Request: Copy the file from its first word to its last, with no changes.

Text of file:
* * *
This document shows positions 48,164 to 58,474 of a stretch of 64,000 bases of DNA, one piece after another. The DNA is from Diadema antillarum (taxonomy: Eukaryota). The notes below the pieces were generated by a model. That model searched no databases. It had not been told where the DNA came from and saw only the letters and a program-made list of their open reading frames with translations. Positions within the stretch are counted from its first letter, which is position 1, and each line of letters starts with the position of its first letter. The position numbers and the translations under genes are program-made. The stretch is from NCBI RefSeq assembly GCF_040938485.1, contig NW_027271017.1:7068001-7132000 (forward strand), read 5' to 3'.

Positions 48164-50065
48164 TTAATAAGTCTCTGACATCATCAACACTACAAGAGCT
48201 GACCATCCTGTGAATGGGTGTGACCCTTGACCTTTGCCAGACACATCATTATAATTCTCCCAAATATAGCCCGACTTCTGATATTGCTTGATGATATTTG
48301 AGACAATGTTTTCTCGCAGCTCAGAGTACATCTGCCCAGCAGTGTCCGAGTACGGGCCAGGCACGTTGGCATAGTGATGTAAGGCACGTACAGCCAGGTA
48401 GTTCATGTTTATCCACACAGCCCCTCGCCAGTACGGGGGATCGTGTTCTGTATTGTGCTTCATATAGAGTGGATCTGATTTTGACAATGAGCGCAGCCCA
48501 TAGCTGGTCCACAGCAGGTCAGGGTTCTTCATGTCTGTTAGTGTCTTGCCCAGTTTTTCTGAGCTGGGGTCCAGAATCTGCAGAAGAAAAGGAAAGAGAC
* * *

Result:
This document shows positions 48,164 to 58,474 of a stretch of 64,000 bases of DNA, one piece after another. The DNA is from Diadema antillarum (taxonomy: Eukaryota). The notes below the pieces were generated by a model. That model searched no databases. It had not been told where the DNA came from and saw only the letters and a program-made list of their open reading frames with translations. Positions within the stretch are counted from its first letter, which is position 1, and each line of letters starts with the position of its first letter. The position numbers and the translations under genes are program-made. The stretch is from NCBI RefSeq assembly GCF_040938485.1, contig NW_027271017.1:7068001-7132000 (forward strand), read 5' to 3'.

Positions 48164-50065
48164 TTAATAAGTCTCTGACATCATCAACACTACAAGAGCT
48201 GACCATCCTGTGAATGGGTGTGACCCTTGACCTTTGCCAGACACATCATTATAATTCTCCCAAATATAGCCCGACTTCTGATATTGCTTGATGATATTTG
48301 AGACAATGTTTTCTCGCAGCTCAGAGTACATCTGCCCAGCAGTGTCCGAGTACGGGCCAGGCACGTTGGCATAGTGATGTAAGGCACGTACAGCCAGGTA
48401 GTTCATGTTTATCCACACAGCCCCTCGCCAGTACGGGGGATCGTGTTCTGTATTGTGCTTCATATAGAGTGGATCTGATTTTGACAATGAGCGCAGCCCA
48501 TAGCTGGTCCACAGCAGGTCAGGGTTCTTCATGTCTGTTAGTGTCTTGCCCAGTTTTTCTGAGCTGGGGTCCAGAATCTGCAGAAGAAAAGGAAAGAGAC